Above: One thing Steve (the owner) was looking for in this restoration was comfort. He wanted a comfortable saddle that was not too big. The perfect solution the WTB Speed V Comp saddle one of my all time favorites! This saddle has worked out great for Steve.
Above: Another concern Steve had was the grips. Very understandable after using the hockey stick tape. I told Steve "I don`t think they make a more comfortable grip than these Specialized Ergo grips". He is very pleased with the grips and the saddle. The brake levers being replaced was mostly cosmetic. Although these Shimano MTB brake levers lighter and have adjustable reach as well. So they are definitely quite an improvement. I was able to clean up the thumb shifters. Had I replaced them, I would have installed the same type. Basic, simple and reliable... what else do you really need?
Above: Never mind the rusty spokes. This front wheel was actually in pretty good shape. First: It is straight and needed very little truing. Second the axle is straight. Third the cups bearings and races are in excellent condition and only needed cleaning and fresh grease. I think you get the idea.
Above: The front wheel after a little TLC. I sanded and cleaned the spokes. I removed the axle and bearings and cleaned and re greased everything. I trued the wheel and replaced a couple of spokes with spokes of the same size and thickness. I polished the outside of the hub and flanges. Also cleaned up the outer axle and spacers. And I cleaned up the rim as well.
Above : As for the brakes I replaced the cables and housings with new Jag Wire Basics brake cables. I also replaced the straddle cables with new Dia Compe. I switched the hanger to a simpler design (unmarked). The brake shoes I replaced with new Avenir shoes. Avenir is a Raleigh accessory company. I cleaned up the caliper arm mounting bolt heads with the wheel brush. One of the return springs was bent, but it was not difficult to bend it back into shape. Also both the front and rear reflector mount brackets were badly rusted. So I replaced them with some "like new" salvaged ones.
Above: I had to cut the hole longer in the reflector mount bracket so the brake cable could pass through unimpeded. I used a flat file to do this using the existing hole sides for a guide working both sides towards the front. The file cut through this much faster than I thought it would. As you can see, some of the rust on the handlebars was too deep to be good after rust removal. But I will most likely be replacing the bars as part of the head set fix anyway.
Above: I cleaned up and installed my old Cannondale wedge tool bag for the restoration including a patch kit and some basic tools. Latter I added a new Schwinn frame mount pump and a new Ze'Fal bicycle light set. So far no pics of those. I`ll take more picks when I do the headset fix next week. Also I added a New Ze'Fal water bottle cage. As some of you know I really like the Ze'Fal water bottle cage design and use it often.
Above: Here is a shot of those vintage West German touring pedals all cleaned up. And the new chain as well.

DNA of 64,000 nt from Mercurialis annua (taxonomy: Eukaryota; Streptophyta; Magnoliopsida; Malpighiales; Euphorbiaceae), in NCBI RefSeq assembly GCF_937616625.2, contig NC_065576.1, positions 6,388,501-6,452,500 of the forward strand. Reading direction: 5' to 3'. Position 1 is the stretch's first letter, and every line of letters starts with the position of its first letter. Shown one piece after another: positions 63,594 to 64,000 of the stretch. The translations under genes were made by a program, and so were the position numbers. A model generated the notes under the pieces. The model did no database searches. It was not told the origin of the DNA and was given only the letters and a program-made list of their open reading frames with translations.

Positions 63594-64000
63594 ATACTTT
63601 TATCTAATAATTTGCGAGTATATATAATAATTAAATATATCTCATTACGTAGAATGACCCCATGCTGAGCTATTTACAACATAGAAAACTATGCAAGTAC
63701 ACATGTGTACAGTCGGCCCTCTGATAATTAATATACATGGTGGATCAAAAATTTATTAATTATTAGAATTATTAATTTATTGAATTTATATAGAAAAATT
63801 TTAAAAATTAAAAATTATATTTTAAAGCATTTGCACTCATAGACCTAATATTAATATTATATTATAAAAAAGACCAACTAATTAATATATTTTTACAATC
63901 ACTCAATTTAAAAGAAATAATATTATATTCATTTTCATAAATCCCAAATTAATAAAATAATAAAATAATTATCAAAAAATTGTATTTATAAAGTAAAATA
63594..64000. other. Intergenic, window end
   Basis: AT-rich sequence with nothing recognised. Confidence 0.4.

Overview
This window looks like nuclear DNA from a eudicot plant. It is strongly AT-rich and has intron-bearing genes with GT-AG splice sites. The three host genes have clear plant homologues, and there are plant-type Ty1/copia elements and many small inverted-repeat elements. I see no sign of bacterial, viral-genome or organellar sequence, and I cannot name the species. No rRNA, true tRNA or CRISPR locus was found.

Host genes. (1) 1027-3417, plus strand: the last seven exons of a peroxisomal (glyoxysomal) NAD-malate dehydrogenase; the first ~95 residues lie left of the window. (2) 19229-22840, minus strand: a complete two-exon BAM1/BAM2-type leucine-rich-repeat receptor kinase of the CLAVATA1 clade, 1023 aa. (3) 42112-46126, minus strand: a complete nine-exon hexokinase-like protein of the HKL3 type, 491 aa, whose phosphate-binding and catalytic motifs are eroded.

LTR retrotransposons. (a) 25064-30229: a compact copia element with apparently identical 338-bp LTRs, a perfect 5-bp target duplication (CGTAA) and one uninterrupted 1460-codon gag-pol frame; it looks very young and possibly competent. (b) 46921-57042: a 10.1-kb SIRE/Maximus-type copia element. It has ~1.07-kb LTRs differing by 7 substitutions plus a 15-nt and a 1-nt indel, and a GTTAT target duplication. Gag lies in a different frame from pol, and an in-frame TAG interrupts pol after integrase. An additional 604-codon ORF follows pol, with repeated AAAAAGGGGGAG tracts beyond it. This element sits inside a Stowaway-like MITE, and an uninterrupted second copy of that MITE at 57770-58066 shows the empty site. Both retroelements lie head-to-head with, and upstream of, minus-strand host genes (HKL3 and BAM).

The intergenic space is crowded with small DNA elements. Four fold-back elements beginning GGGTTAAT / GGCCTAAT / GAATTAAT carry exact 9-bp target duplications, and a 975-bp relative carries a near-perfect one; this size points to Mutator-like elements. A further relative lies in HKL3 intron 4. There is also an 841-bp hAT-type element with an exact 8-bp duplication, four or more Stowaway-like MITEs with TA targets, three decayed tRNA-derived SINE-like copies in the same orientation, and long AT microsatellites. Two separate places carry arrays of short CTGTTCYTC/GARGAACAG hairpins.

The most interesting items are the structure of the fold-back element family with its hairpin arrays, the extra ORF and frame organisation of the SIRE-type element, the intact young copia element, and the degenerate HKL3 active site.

Above: This shot really shows the kind of rust I was dealing with. As you can see the original reflector mount bracket was way beyond saving.
Above: A shot that shows how bad some of the surface rust was on the frame. Only the high quality of the original chrome work made this frame saveable. Well Done! Raleigh of America.
Above: Finally some pics of the finished project (less frame pump and lights)
Well that is all I have for now. Until next time, Please RIDE SAFE and Remember to Always RESCUE, RESTORE & RECYCLE!! Cheers,Hugh P.S. I am going to publish this tonight and proof read it tomorrow. So Please excuse the typos and mistakes. They will be taken care of eventually. Hell it`s not like you come here to learn to spell...Cheers
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  1. Your customer will need to ride the bike with sunglasses now to cut down on the brilliant shine off all that cleaned up chrome! Beautiful job as usual Hugh.

    1. Thanks Ryan,
      It is coming back Monday night so I can fix the head set problem. It will not stay tight. I have a plan for repairing it. And a plan to convert it to thread less if necessary. Hey, I sold the Parliament!

  2. A really sweet ride, and another great job. You didn't go the threadless route I see, what fixed the head? I was thinking plumbers tape on the threads like you do for the bottom brackets.

    1. Hey John,
      First, Thanks John I appreciate that.
      The Teton will not be back for repair until tomorrow night. I am going to eliminate the reflector mount bracket. I think that will allow the top nut to get threaded down better. Also I will clean the threads and apply J-B Weld Perma-Lock (blue). If that does not hold up I will do a thread less conversion I guess.
      Funny, I was thinking about the Teflon tape this morning. Great minds think

  3. It is very true about bikes left outside. Even my daily commute bike suffers, though it is only outside during working hours and is ridden every day.

  4. Good point Steve.
    The difference is that the discarded bike just sits out day and night "God only knows" for how long. That is when things start to "fuse together" and the rust really takes hold. I recently tried to remove a stem that was stuck so bad that the metal gave way before the stem broke loose. That was the original stem on the Rusty Raleigh. The fork was shot anyway, but still a waste.

  5. Wow what craftsmanship!!! Nice job!


    1. Sorry, I have no idea. Good Luck and Ride Safe